Find Family Heritage Genealogy

Find Family Heritage Genealogy

Family Heritage Genealogy research can you tell you a lot about your unique ancestry and heritage. Wouldn't you like to step back in time and trace your ancestors? You can trace your family ancestry in millions of records worldwide.

This research can be tedious, and sometimes very difficult. However, there are several websites available, that can help you start your path to finding your families ancestral heritage. You never know what you may uncover about your family. Find out if your great uncle really was a cattle thief or if you're somehow related to the royals.

Start with what you know. You can begin by filling out a pedigree chart either on paper or online. Fill in as much as you can based on your own memory, then leave question marks indicating what you'll need to research in the coming months.

When starting out researching family history firstly start with other family members,
look for photos, copies of birth, marriage and death certificates and memories of older members of the family, but remember memories will need to be checked against original sources.

Archive Offices can be found in all major centres, most have excellent web sites, great for initial research, and many documents can now be ordered on line for a small fee.

Pay attention to spelling. Variations in spelling (especially surname spellings) can
affect the amount of information that you find. Be sure to try alternate spellings every
time you search for a name.

Local registry offices are another great source but the staff are not archivists and you generally need to pre-arrange visits. Cite your sources. As with any major research project, you'll want to ensure accuracy by keeping track of your sources. For every record that you use, record the title, a microfilm or volume number and a page number.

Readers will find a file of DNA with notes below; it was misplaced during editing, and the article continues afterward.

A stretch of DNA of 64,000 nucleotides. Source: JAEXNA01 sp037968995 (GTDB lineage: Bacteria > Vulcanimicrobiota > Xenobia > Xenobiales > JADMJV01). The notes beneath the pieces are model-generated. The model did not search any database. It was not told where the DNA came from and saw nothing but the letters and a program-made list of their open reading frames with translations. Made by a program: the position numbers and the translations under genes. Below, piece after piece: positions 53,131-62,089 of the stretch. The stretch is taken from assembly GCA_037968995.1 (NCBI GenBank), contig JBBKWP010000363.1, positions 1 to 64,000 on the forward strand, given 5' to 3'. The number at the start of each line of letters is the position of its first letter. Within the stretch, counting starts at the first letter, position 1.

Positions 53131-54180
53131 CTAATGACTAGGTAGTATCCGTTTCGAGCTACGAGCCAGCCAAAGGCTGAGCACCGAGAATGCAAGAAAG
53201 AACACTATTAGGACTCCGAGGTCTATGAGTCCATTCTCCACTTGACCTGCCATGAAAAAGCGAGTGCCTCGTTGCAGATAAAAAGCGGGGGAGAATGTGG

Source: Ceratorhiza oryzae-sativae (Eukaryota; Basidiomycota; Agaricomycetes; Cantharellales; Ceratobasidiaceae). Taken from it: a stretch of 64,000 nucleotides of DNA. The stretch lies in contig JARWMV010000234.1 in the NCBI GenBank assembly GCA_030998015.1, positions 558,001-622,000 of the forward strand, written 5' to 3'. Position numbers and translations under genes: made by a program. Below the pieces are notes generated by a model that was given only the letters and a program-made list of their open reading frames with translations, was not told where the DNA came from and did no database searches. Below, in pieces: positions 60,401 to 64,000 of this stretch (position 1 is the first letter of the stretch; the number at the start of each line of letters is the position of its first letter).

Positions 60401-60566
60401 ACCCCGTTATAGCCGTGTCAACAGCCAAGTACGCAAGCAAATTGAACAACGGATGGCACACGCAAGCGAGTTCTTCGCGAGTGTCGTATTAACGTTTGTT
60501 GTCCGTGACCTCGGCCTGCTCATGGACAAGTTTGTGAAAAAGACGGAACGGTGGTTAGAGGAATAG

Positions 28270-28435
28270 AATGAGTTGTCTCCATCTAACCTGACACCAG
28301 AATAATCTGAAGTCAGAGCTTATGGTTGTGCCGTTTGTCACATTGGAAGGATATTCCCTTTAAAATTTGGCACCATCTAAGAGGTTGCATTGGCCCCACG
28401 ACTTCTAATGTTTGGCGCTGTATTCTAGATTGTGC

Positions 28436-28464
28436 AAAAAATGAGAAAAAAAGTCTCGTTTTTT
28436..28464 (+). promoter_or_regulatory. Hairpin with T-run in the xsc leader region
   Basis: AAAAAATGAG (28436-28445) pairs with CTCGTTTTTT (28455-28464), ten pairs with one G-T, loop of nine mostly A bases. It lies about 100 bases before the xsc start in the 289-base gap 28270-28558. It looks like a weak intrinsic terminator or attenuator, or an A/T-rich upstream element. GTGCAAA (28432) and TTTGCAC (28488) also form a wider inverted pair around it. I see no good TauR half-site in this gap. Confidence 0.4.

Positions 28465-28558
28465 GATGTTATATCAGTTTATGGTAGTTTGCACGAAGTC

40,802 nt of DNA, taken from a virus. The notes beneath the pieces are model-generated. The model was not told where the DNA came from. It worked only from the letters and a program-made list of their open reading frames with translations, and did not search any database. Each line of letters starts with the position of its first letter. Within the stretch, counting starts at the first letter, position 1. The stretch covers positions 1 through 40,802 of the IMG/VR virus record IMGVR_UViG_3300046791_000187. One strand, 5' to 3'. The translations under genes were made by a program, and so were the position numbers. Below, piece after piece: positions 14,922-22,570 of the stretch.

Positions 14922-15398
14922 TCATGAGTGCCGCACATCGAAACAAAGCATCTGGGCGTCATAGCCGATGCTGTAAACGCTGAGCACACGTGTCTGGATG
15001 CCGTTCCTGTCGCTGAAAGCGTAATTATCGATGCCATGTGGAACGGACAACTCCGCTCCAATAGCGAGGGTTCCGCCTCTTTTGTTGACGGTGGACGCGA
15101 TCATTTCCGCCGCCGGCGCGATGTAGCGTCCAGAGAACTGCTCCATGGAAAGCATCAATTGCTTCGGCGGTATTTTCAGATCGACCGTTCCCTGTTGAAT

Libraries and reference libraries are another Family Heritage Genealogy source, there are also lots of special collections libraries, newspaper libraries and University
libraries for example the Hartley Collection at Southampton University Library for local records, the Mitchell Library in Glasgow which holds the Lipton collection and the Illustrated News Archive.

Read up on history. Learning more about the historical background and migration
patterns of your ancestors will help your track down important sources of information, such as local histories, regional maps, town directories and gazetteers (geographical dictionaries).

If you are feeling brave there is nothing like looking at the original sources and if
you are near a University or College you will often find they offer short course of
palaeography, the art of reading old documents. With the development of film and
photography in the nineteenth century there is now another archive source.

Local museums and galleries are another place to search, they are always looking for volunteers, a great way to get to rummage! we found paintings, photographs and other artefacts in the stores, there is always much more hidden away then is ever seen on display!

Church yards with their gravestones and memorials can also be an additional source of information.

Nowadays with the web there has been a huge increase of interest in genealogy and there are a whole range of genealogy web sites that can offer help. Local history societies are another great source and there are a number of these dotted around. Share your discoveries. Once you've compiled at least a portion of your genealogy, you can begin to share it with friends, family members and fellow researchers.

With unique access to a privately owned manuscript (said to the most important attachment to history since the discovery of the Dead Sea Scrolls) and religious sites across the world, Ronald Rayner's new book is not just for those with a connection to the Clinton name. It is for anyone interested in English family history and how the paths of the past are connected to the paths of our present and our future.





Find Family Heritage Genealogy